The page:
The regiment suffered very little on July 3rd and returned to West Cemetery Hill on the 4th. The men would then join in the pursuit of the retreating rebel army. For being in some hot spots the 33rd MA came out with only 9 killed or mortally wounded and 35 wounded. Their first major action showed that this regiment can fight. The reputation of the 11th Corps was never redeemed as it should have and in late September, both the 11th and 12th Corps were sent out west. They would form up in Bridgeport Alabama as a relief force for the Union garrison in Chattanooga. In late October, at the Battle of Wauhatchie, the 33rd MA would suffer heavy casualties for the first time but fought very well. Col Underwood would be severely wounded and although he stayed in the army, he never held field command again. The regiment would continue to serve until June 11th 1865. Underwood was Brevet Major General in August and himself mustered out of the army.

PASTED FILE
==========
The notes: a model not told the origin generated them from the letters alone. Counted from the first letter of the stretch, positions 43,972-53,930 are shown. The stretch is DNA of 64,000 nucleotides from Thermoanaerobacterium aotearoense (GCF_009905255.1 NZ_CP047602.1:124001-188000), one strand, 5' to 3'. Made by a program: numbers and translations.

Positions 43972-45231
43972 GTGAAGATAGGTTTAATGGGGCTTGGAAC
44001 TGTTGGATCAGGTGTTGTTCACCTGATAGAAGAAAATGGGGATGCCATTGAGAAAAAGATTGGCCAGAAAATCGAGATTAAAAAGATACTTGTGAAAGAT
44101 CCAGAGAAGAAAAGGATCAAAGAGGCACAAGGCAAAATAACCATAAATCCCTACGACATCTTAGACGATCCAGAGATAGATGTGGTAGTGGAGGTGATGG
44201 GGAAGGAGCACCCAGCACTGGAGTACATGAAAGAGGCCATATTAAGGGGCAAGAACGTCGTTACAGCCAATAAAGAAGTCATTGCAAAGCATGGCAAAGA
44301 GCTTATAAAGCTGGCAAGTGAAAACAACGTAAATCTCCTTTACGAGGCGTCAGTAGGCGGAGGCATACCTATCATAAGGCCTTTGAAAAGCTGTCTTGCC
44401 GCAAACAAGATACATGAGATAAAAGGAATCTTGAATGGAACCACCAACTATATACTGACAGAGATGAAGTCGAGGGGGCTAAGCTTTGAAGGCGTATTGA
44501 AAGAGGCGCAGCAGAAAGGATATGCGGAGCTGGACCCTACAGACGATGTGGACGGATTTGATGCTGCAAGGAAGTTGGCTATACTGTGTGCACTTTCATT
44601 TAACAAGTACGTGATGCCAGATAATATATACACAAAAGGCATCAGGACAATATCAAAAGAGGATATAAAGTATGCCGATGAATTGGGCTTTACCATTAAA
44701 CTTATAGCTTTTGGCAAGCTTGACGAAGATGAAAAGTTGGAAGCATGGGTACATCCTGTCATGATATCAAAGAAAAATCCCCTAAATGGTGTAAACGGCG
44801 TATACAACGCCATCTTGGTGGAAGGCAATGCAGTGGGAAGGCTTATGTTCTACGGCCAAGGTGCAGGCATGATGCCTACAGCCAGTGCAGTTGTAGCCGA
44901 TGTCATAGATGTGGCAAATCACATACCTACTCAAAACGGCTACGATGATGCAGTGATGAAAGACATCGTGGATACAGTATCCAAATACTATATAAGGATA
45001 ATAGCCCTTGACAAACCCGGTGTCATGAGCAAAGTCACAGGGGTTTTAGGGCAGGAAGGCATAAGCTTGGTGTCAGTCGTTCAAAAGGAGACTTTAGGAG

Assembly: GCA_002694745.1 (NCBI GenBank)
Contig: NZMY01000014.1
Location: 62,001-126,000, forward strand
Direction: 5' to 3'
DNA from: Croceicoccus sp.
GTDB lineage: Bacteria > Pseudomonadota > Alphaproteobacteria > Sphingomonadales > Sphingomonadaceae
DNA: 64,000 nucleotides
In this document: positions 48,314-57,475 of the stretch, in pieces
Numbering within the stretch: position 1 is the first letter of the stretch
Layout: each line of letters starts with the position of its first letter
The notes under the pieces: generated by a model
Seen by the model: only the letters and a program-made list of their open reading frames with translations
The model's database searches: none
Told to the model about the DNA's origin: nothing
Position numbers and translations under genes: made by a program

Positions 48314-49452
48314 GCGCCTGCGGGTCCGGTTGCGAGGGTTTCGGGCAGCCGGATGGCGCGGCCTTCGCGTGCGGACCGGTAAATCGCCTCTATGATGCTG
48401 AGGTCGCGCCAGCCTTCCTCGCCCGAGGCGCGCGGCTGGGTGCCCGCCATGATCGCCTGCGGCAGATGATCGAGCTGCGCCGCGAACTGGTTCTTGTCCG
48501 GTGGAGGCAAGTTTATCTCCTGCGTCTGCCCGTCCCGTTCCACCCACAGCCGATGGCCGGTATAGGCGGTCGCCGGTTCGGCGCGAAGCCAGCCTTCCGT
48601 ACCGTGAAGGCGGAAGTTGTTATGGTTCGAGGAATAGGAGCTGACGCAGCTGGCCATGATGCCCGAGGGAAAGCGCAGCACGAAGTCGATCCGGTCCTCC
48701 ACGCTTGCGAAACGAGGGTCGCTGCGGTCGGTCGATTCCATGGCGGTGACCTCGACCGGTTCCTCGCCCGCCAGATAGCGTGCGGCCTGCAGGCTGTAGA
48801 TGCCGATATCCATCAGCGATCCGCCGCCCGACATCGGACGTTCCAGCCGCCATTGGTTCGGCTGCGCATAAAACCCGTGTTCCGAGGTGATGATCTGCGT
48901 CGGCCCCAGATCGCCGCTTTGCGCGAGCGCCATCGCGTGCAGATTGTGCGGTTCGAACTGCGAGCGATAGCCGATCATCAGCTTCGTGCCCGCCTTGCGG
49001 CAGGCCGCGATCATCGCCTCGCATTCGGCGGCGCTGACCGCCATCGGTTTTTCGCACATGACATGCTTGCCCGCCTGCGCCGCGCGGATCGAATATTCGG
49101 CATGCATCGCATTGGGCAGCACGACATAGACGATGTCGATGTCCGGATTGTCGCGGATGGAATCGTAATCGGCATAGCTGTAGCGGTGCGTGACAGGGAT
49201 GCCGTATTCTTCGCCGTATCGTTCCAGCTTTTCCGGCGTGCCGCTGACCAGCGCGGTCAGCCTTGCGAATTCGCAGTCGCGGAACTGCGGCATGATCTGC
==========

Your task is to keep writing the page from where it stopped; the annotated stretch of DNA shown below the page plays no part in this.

Underwood, Adin B. The Three Years’ Service of the Thirty-Three Mass. Infantry Regiment 1862-1865 Boston, MA: A Williams & Co, Publishers, 1881

The War of the Rebellion: A Compilation of the Official Records of the Union and Confederate Armies. Washington: Government Printing Office, 1880-1901

Busey, Travis W. and Busey, John W. Union Casualties at Gettysburg:  Comprehensive Record Jefferson, North Carolina and London: McFarland & Company, Inc., Publishing, 2011

Ladd, David L and Audrey J. The Bachelder Papers: Gettysburg in Their Own Words California: Savas Beatie, 2020

Archer, John M. East Cemetery Hill at Gettysburg United States of America: Thomas Publications, 1997

Pfanz, Harry W. Gettysburg: Culp’s Hill and Cemetery Hill Chapel Hill and London: The University of North Carolina Press, 1993